2. Clinton’s narrow win has to be disappointing to her supporters and her.  Bernie was little known at the start of the campaign and underfunded.  Clinton was, and probably still is, the heavy favorite and presumptive nominee.  But now, she, too, has shown some vulnerability.  Many people have dismissed Bernie as a far left wing zealot, and he is, but nevertheless, I think his success in Iowa was an anti-Hillary vote, and Dems should beware.  I still think she will win the nomination, unless she gets indicted, but these results augur trouble for her in the general election.
  3. Even though he came in a close third, I think Rubio was the big winner.  He did much better than the “experts” predicted, and now he has momentum.  He probably has separated himself from the other moderate Republicans.  The candidacies of Bush, Christie, Kasich, Carson and the others have been severely damaged.  Any one of them that does not do well in New Hampshire will likely have to drop out.  Remember the words of William F. Buckley, the arch conservative political commentator, who famously admonished fellow conservatives to (and I paraphrase) support the most conservative candidate with a realistic chance to win.  That describes Rubio.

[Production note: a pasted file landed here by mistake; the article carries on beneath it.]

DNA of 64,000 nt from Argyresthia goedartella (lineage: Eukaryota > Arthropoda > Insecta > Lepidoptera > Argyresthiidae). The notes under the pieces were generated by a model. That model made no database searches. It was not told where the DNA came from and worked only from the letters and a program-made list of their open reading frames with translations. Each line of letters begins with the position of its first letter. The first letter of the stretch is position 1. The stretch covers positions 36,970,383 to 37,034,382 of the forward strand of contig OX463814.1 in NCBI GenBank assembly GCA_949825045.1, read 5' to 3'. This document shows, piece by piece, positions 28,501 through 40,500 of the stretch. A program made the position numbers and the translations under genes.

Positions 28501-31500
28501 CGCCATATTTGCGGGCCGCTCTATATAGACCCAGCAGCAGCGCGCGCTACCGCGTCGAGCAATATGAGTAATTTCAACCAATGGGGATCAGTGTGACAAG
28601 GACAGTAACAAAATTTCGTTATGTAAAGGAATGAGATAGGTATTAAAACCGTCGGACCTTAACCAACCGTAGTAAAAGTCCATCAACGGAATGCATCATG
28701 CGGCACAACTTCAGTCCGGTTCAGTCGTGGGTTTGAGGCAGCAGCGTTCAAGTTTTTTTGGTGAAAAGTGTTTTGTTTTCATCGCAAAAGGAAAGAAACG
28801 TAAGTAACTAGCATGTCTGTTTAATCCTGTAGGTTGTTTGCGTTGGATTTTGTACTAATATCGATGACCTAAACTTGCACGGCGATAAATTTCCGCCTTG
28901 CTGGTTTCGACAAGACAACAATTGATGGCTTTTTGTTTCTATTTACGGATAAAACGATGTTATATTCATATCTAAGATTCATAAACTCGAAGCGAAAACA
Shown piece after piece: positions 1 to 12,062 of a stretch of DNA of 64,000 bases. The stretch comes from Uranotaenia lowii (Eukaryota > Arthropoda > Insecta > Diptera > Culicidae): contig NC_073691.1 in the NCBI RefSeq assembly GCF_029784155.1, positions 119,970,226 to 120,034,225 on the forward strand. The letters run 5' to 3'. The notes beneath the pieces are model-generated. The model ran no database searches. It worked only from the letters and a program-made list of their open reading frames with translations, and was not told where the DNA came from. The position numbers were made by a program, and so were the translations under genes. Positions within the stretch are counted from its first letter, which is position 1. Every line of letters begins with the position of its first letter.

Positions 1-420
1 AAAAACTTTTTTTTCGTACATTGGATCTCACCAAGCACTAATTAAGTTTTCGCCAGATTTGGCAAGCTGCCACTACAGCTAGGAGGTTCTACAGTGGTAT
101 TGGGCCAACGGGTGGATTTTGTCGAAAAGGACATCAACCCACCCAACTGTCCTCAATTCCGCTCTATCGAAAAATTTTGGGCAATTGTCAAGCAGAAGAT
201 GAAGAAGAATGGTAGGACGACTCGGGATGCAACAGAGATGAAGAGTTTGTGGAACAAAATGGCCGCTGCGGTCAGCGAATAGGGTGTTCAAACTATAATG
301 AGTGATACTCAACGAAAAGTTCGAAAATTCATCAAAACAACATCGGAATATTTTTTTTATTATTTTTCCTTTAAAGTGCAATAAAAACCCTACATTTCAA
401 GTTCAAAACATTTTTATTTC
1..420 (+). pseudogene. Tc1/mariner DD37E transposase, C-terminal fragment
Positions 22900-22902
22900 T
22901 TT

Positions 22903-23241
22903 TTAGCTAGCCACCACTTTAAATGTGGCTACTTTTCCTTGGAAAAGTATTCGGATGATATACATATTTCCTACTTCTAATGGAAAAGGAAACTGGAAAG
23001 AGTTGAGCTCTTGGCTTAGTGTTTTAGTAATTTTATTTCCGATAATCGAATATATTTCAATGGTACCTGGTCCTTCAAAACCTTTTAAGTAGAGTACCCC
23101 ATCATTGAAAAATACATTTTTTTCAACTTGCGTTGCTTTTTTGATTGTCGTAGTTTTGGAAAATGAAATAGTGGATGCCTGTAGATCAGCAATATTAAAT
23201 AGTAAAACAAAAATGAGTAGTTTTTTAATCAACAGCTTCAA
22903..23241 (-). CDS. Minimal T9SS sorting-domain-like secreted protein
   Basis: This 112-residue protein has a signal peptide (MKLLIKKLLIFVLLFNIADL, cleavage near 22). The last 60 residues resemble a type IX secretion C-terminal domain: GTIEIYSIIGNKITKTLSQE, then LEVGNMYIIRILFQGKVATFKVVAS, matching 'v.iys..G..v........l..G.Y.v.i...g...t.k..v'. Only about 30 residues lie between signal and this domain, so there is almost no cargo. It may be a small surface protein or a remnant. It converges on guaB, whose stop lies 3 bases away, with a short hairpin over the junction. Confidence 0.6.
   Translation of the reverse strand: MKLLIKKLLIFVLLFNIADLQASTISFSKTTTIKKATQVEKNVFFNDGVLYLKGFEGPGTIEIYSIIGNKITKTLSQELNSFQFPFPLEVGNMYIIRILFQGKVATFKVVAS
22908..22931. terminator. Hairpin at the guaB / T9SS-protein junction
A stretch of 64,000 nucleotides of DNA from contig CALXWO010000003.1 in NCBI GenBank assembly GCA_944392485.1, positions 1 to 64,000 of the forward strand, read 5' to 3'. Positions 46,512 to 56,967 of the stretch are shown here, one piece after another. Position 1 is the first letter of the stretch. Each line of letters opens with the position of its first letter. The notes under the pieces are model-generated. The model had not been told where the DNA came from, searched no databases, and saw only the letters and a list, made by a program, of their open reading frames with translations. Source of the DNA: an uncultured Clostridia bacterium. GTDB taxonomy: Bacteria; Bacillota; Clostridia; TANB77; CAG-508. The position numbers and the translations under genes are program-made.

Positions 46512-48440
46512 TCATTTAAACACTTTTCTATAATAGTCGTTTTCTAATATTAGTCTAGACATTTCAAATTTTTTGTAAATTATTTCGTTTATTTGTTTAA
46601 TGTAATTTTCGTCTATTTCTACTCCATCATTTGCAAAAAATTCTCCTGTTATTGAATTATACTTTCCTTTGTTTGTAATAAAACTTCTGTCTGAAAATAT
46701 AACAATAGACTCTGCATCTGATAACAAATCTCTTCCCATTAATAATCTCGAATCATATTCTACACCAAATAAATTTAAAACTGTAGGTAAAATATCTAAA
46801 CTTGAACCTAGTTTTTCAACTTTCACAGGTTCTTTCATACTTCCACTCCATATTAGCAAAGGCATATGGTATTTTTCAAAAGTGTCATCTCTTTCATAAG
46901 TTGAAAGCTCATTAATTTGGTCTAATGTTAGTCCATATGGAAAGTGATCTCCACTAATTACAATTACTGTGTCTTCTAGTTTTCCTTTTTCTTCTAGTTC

Unless something unexpected occurs in the next few primaries, the GOP field will soon be a three-man race.  On the Dem side, O’Malley has dropped out (why he was running in the first place was a mystery to me), so we are down to two.  However, as I have said previously, other possible candidates who have heretofore stayed on the sidelines may be more encouraged to jump in, especially if Hillary continues to show vulnerability.
Folks, Iowa was just the appetizer.  The political banquet has a long way to go.